A couple of days ago, we've asked you to send us all your questions about electric boats. To give you the best answers, we've asked Artem Loginov, founder of Volta Yachts, to share his experience and expertise. Volta is a dealership specialized in hybrid and electric boats—for a sustainable experience on the water. So, here are the answers to your most asked questions.
Electricity and water: is it not dangerous?
I think it's one of the major concerns for the newcomers to electric boating. I'd like to assure you: it's not dangerous. In modern boats, the battery packs are completely sealed which makes it impossible for water to get in. Coming back to the boat itself, another concern would be regarding the battery. It is really hard, if not impossible, for it to cause you any problems or injuries.
What are the best brands of electric boats?
It depends on the type of boat you're looking for. No brand offers it all, and several brands excel in a certain category. For example, for small day cruising boats, I could recommend a Canadian firm called Vision Marine Technologies, which produces five boat models well suited for interior waters. You can cruise all day with these boats! I can also recommend a Swedish firm X Shore. If you look at X Shore Eelix 8000, you will be amazed by the design and the characteristics—it's a nice boat. If you're looking for something bigger, for a bit more comfort and a boat with a cabin, take a look at a Portuguese firm: Sun Concept. They produce 12-Meter catamarans which are nice thanks to their two cabins and two heads. And with the huge array of solar panels, you'll be able to navigate virtually all day—endlessly. The other brand I would recommend is silent yachts. This is an Australian firm that also constructs big catamarans, but for a more luxury category, with a starting price of around 2 million euros.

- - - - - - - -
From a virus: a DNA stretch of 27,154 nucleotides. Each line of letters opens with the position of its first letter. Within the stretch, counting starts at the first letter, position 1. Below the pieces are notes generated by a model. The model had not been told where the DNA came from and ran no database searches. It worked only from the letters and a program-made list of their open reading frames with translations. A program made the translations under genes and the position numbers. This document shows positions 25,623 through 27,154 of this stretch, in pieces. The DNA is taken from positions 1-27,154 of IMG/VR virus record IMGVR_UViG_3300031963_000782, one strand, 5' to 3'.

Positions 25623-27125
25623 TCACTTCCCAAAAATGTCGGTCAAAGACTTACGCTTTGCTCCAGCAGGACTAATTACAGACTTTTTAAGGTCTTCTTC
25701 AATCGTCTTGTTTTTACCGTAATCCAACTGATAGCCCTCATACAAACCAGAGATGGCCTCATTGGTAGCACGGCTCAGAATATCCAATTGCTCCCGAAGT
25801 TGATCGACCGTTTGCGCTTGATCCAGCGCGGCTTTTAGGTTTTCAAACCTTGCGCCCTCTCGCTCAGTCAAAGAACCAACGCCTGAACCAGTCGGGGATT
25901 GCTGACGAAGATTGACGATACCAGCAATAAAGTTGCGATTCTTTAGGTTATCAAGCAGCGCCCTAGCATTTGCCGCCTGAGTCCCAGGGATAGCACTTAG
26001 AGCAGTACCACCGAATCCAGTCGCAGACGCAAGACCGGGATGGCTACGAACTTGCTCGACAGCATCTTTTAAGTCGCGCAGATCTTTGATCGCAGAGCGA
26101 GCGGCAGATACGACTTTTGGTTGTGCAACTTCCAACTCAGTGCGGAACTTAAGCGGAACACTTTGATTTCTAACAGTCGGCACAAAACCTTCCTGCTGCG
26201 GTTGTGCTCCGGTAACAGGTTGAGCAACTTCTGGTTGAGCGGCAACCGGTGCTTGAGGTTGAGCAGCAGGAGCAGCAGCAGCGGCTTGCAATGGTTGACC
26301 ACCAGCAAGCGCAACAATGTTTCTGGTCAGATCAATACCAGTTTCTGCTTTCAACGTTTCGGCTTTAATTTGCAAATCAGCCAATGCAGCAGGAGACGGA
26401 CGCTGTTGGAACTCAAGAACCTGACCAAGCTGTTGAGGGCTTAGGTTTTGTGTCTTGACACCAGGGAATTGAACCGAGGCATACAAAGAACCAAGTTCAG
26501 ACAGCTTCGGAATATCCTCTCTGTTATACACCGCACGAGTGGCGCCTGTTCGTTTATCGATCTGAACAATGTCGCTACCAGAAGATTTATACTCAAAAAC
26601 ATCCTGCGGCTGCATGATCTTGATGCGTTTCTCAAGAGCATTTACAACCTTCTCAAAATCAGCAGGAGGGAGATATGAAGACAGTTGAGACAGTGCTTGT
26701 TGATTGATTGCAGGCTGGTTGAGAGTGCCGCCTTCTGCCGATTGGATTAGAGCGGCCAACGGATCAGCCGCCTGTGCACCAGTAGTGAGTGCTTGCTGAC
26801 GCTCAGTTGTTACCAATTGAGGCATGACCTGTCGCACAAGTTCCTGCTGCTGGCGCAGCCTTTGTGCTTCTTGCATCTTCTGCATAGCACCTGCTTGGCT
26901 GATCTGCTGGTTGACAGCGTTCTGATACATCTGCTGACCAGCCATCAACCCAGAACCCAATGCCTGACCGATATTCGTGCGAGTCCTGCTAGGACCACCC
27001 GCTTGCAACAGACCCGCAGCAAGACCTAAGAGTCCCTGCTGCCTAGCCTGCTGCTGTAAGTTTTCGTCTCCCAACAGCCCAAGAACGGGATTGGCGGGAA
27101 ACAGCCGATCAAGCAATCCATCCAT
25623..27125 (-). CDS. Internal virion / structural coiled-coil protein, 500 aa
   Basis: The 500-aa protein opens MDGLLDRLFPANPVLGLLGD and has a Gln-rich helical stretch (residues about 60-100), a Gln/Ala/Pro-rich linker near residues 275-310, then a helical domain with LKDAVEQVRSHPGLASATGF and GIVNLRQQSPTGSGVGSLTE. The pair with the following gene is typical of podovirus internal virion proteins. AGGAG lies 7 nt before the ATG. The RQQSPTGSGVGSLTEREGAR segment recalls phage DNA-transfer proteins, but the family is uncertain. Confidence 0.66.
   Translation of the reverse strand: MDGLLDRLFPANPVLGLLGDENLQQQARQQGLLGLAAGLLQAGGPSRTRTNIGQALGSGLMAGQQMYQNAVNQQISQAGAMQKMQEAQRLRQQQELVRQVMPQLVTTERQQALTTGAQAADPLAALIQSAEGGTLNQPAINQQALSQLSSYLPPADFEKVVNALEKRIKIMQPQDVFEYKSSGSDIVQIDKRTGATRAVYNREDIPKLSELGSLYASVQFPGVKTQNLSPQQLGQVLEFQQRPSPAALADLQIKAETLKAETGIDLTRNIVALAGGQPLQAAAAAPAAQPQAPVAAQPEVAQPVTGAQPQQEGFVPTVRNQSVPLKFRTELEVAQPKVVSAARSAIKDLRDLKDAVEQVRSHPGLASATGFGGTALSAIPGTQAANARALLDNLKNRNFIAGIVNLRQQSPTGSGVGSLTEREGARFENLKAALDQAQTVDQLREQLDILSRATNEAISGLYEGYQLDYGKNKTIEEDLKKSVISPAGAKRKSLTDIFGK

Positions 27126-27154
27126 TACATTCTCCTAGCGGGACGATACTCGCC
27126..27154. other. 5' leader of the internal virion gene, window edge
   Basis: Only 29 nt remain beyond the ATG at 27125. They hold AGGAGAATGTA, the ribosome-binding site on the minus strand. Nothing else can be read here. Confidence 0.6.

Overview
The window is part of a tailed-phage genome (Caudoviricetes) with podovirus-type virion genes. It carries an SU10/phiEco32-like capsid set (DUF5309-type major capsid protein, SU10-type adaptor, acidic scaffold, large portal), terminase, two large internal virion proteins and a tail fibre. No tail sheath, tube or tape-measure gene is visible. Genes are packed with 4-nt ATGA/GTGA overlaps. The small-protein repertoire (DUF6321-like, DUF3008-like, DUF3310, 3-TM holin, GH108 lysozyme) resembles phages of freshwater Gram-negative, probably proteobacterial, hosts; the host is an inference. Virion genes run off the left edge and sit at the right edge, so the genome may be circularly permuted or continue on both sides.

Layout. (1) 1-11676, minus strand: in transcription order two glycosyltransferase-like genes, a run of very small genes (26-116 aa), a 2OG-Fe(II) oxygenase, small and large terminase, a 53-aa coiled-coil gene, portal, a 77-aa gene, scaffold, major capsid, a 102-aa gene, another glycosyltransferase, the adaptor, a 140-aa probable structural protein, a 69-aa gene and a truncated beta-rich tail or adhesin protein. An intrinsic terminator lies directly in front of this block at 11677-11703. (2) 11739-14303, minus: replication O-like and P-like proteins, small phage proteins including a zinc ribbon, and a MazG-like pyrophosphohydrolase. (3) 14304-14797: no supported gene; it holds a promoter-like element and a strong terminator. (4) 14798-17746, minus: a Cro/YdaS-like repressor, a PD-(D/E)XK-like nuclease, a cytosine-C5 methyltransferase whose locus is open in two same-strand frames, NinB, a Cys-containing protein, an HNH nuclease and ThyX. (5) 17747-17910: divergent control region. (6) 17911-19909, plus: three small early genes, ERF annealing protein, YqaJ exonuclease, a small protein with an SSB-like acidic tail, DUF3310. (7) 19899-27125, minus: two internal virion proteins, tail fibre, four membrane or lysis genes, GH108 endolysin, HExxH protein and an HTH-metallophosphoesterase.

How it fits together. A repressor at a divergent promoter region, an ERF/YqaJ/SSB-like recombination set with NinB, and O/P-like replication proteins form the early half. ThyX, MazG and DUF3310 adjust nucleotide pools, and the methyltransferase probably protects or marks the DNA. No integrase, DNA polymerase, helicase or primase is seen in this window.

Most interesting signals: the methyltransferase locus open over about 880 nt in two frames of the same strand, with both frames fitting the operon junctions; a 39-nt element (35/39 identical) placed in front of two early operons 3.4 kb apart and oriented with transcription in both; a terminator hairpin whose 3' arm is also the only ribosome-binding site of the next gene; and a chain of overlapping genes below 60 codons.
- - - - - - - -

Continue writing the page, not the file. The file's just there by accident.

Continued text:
What's the average speed of an electric boat?
It also depends on the type of boat and how you're going to use it. The average speed can be pretty different from one person to another, but also if we speak about maximum speed or cruising speeds. They can offer a nice speed of up to 40 knots. If you navigate on lower speeds at around 10 knots, you will get quite an impressive range—about 100 nautical miles which are around 10 hours of navigation. If we go back to the example of the catamarans, your speeds will be lower. The bigger the boat, the lower the speeds usually. It will be around 10 knots for smaller boats like Visual Marine Technologies. Depending on the monitor, the battery, and the configurations of your boat, it can be rather limited. On a lake, the speed would be 4, 5, or 6 knots. But with this speed, you will get a huge range of navigation. Some models like the Phoenix will provide much higher speed—up to 30 knots.
Is it only available for leisure boats?
Boats became electric much earlier for professional and commercial use rather than for leisure use. I can give you an example of cruising ships from a French firm, Ponant. They offer unique cruises around the globe for unique experiences—and to some destinations where only an electric boat can go. Regularly, there are protected areas along the coast, where access is restricted to sustainable vessels.
Is there a wide selection of electric boats on the market?
At Volta, we do have a wide selection as we cover almost all types of boats! Overall in the market, there's a brand for any type of boat. But we are still at the beginning of the electrification of the leisure fleet across the globe. As it happened for the car market where it started with only a few specific brands. Then, electrification got to almost all of the brands and nowadays many traditional car brands have launched their electric versions of the cars. Something similar is happening in the boat market, but we're still at the beginning of the process.
Thanks for all your questions about electric boats. Stay tuned for another article about the electrification of the boat market.